The word spread quickly – Napoleon had escaped! On February 26, 1815, Napoleon escaped from exile on Elba. He landed on the French mainland on March 1.
Napoleon announced that he had come to save the French from degradation and that his eagles would soon alight the spires of Notre Dame. French King Louis XVIII sent unit after unit to stop him, and on meeting that familiar gray-coated figure at the head of his daring few, they threw down their arms and welcomed him back in a torrent of emotion. With towns welcoming Napoleon in what proved to be a triumphant journey, Louis XVIII left Paris on March 19. Napoleon entered the capital the next day.
Representatives of the Allies at Vienna declared Napoleon an outlaw, labeling him as “the enemy and disturber of peace of the world.” Russia, Prussia, Austria, and Great Britain formed a new defensive alliance against Napoleon. Each nation undertook to supply 150,000 men and to keep them in the field until Napoleon was defeated. The Duke of Wellington was chosen to command this vast army.
Wellington arrived in Brussels to assume his command on April 5. There he found a very unsatisfactory military situation. He worked as even he had seldom worked before. Meanwhile, Napoleon had persuaded 250,000 men to join his campaign.
The stage was set for battle. Waterloo would be the site. The Russian czar wired Wellington, “It is for you to save the world again.”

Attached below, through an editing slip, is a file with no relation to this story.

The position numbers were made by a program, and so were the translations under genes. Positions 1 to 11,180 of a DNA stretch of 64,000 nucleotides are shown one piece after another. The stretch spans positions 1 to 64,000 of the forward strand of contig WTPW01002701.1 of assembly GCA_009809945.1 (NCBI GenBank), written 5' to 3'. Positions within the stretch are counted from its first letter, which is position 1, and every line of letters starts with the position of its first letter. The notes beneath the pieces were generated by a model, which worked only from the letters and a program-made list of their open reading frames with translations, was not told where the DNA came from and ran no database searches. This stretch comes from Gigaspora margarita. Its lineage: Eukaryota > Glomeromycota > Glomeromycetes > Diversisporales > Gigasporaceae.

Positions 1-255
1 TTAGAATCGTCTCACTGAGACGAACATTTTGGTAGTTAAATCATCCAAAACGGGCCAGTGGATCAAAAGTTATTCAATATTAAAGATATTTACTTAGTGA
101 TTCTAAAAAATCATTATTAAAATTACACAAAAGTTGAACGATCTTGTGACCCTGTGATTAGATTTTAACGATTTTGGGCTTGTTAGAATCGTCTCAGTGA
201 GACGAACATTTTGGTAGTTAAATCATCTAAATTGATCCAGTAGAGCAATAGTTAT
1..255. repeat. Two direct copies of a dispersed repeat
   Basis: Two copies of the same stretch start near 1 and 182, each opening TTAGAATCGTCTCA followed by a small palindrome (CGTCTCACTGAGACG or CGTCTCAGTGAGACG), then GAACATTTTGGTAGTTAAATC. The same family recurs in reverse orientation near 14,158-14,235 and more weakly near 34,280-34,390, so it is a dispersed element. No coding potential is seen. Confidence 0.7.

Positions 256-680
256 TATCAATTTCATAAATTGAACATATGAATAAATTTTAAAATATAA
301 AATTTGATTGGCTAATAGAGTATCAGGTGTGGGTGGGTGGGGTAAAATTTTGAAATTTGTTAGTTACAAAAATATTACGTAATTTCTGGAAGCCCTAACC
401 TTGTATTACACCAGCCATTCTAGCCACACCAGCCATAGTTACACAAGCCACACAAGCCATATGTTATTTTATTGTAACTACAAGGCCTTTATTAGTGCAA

As the two powers collided, England waited silently for news of the outcome. Everyone knew that Europe’s hope lay with Wellington. Finally, semaphore signals were sent from a ship in the English Channel. From the top of Winchester Cathedral trained eyes strained to interpret the signal:
A thick fog interrupted further signals. Wellington defeated! The news was sounded throughout England. Despair spread with the daunting speed of a plague. Nerves were frayed. What would Napoleon do to their beloved England? Families began preparation to sail for America. Later, the fog lifted and the full message was communicated:
W-E-L-L-I-N-G-T-O-N D-E-F-E-A-T-E-D T-H-E E-N-E-M-Y
Apparent defeat was, in reality, victory!
Two thousand years ago a dreadful report came from a Jewish tomb: JESUS DEFEATED….
With the death of the Messiah, the hopes and dreams of His disciples came to what they believed was a dismal end. They scattered, hid, and feared for the worst. Three days later the message was completed: JESUS DEFEATED THE ENEMY!
Apparent failure was, in reality, triumphant victory. They had killed the Prince of Life, but God raised Him from the dead (Acts 3:15). And now in victory He proclaims, “I am he that liveth, and was dead; and, behold, I am alive for evermore, Amen; and have the keys of hell and of death” (Revelation 1:18).
The Bible says, “That if thou shalt confess with thy mouth the Lord Jesus, and shalt believe in thine heart that God hath raised him from the dead, thou shalt be saved” (Romans 10:9).
This is the Gospel message, the most glorious message ever proclaimed, the message of victory. Rejoice and publish the victorious message – – Jesus defeated the enemy!